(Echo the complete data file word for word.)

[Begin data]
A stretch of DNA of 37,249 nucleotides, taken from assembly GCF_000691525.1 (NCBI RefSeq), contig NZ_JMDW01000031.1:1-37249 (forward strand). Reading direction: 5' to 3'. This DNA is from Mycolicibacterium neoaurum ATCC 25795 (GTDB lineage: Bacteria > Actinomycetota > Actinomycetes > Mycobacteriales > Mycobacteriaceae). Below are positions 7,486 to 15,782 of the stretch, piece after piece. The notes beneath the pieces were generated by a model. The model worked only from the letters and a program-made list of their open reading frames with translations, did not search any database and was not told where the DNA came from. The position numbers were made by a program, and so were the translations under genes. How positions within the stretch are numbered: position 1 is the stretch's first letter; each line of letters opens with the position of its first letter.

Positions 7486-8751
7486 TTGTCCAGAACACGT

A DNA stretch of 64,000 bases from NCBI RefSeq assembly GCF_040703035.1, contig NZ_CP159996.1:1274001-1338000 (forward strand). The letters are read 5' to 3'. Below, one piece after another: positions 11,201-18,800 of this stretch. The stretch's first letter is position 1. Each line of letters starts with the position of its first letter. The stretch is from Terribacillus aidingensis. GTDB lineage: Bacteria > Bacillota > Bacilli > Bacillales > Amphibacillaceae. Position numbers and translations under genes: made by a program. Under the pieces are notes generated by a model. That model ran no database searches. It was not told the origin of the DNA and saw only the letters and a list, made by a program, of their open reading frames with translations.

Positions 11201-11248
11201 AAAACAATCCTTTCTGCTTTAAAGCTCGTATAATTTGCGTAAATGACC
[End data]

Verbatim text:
A stretch of DNA of 37,249 nucleotides, taken from assembly GCF_000691525.1 (NCBI RefSeq), contig NZ_JMDW01000031.1:1-37249 (forward strand). Reading direction: 5' to 3'. This DNA is from Mycolicibacterium neoaurum ATCC 25795 (GTDB lineage: Bacteria > Actinomycetota > Actinomycetes > Mycobacteriales > Mycobacteriaceae). Below are positions 7,486 to 15,782 of the stretch, piece after piece. The notes beneath the pieces were generated by a model. The model worked only from the letters and a program-made list of their open reading frames with translations, did not search any database and was not told where the DNA came from. The position numbers were made by a program, and so were the translations under genes. How positions within the stretch are numbered: position 1 is the stretch's first letter; each line of letters opens with the position of its first letter.

Positions 7486-8751
7486 TTGTCCAGAACACGT

A DNA stretch of 64,000 bases from NCBI RefSeq assembly GCF_040703035.1, contig NZ_CP159996.1:1274001-1338000 (forward strand). The letters are read 5' to 3'. Below, one piece after another: positions 11,201-18,800 of this stretch. The stretch's first letter is position 1. Each line of letters starts with the position of its first letter. The stretch is from Terribacillus aidingensis. GTDB lineage: Bacteria > Bacillota > Bacilli > Bacillales > Amphibacillaceae. Position numbers and translations under genes: made by a program. Under the pieces are notes generated by a model. That model ran no database searches. It was not told the origin of the DNA and saw only the letters and a list, made by a program, of their open reading frames with translations.

Positions 11201-11248
11201 AAAACAATCCTTTCTGCTTTAAAGCTCGTATAATTTGCGTAAATGACC